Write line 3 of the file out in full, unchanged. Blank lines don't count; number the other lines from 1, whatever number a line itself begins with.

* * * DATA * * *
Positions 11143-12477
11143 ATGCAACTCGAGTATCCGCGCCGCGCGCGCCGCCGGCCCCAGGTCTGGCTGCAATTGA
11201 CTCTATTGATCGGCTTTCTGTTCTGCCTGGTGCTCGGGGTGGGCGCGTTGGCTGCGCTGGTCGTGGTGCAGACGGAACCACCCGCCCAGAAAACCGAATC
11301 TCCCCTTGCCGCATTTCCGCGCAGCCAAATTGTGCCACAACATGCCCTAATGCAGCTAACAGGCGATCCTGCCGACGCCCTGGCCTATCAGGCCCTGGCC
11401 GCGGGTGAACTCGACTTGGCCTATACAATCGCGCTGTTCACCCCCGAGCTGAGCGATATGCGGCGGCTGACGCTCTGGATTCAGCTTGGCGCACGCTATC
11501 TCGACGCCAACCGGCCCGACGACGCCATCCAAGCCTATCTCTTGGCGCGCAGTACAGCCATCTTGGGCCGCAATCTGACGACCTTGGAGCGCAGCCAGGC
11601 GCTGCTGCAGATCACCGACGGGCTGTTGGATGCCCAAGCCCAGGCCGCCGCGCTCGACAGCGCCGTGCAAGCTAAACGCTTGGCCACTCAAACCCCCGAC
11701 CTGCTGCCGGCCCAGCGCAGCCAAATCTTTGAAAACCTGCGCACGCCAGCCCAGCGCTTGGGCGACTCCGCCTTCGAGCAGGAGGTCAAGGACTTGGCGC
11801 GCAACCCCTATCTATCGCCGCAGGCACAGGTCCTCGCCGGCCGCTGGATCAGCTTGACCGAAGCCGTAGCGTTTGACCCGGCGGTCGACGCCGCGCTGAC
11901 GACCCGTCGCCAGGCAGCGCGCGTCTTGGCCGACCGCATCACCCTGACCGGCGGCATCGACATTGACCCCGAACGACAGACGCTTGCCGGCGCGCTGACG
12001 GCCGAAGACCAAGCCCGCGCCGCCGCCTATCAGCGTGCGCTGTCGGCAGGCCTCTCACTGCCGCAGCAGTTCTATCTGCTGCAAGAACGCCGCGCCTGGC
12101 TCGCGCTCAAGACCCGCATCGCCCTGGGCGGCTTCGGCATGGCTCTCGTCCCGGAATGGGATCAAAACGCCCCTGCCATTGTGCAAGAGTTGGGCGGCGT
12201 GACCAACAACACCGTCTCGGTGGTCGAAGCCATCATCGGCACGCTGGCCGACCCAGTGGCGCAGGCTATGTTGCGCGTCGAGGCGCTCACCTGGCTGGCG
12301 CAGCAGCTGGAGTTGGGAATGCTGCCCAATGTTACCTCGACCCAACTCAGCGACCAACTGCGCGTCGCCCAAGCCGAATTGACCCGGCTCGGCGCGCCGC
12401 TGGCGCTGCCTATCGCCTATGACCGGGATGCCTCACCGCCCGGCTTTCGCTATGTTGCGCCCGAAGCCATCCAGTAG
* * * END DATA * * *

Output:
11201 CTCTATTGATCGGCTTTCTGTTCTGCCTGGTGCTCGGGGTGGGCGCGTTGGCTGCGCTGGTCGTGGTGCAGACGGAACCACCCGCCCAGAAAACCGAATC